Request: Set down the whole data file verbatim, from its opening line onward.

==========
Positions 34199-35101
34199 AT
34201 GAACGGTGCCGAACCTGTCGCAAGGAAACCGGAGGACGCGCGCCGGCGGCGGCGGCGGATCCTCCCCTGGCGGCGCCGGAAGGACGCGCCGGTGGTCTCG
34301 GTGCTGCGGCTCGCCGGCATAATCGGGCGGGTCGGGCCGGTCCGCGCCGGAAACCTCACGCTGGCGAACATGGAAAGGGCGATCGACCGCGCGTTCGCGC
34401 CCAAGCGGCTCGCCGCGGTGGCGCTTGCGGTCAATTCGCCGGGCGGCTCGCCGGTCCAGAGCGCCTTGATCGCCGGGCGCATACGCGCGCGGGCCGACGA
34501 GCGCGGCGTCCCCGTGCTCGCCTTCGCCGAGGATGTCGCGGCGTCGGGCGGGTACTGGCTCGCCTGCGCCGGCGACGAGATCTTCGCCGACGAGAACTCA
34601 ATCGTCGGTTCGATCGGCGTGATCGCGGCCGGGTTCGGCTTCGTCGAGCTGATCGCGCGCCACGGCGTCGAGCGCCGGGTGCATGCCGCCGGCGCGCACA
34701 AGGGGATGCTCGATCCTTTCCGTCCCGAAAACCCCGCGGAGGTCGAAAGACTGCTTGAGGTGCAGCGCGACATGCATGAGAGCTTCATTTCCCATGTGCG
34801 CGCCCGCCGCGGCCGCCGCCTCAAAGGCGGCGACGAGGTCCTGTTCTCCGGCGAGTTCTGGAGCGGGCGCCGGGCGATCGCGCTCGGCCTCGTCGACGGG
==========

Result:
Positions 34199-35101
34199 AT
34201 GAACGGTGCCGAACCTGTCGCAAGGAAACCGGAGGACGCGCGCCGGCGGCGGCGGCGGATCCTCCCCTGGCGGCGCCGGAAGGACGCGCCGGTGGTCTCG
34301 GTGCTGCGGCTCGCCGGCATAATCGGGCGGGTCGGGCCGGTCCGCGCCGGAAACCTCACGCTGGCGAACATGGAAAGGGCGATCGACCGCGCGTTCGCGC
34401 CCAAGCGGCTCGCCGCGGTGGCGCTTGCGGTCAATTCGCCGGGCGGCTCGCCGGTCCAGAGCGCCTTGATCGCCGGGCGCATACGCGCGCGGGCCGACGA
34501 GCGCGGCGTCCCCGTGCTCGCCTTCGCCGAGGATGTCGCGGCGTCGGGCGGGTACTGGCTCGCCTGCGCCGGCGACGAGATCTTCGCCGACGAGAACTCA
34601 ATCGTCGGTTCGATCGGCGTGATCGCGGCCGGGTTCGGCTTCGTCGAGCTGATCGCGCGCCACGGCGTCGAGCGCCGGGTGCATGCCGCCGGCGCGCACA
34701 AGGGGATGCTCGATCCTTTCCGTCCCGAAAACCCCGCGGAGGTCGAAAGACTGCTTGAGGTGCAGCGCGACATGCATGAGAGCTTCATTTCCCATGTGCG
34801 CGCCCGCCGCGGCCGCCGCCTCAAAGGCGGCGACGAGGTCCTGTTCTCCGGCGAGTTCTGGAGCGGGCGCCGGGCGATCGCGCTCGGCCTCGTCGACGGG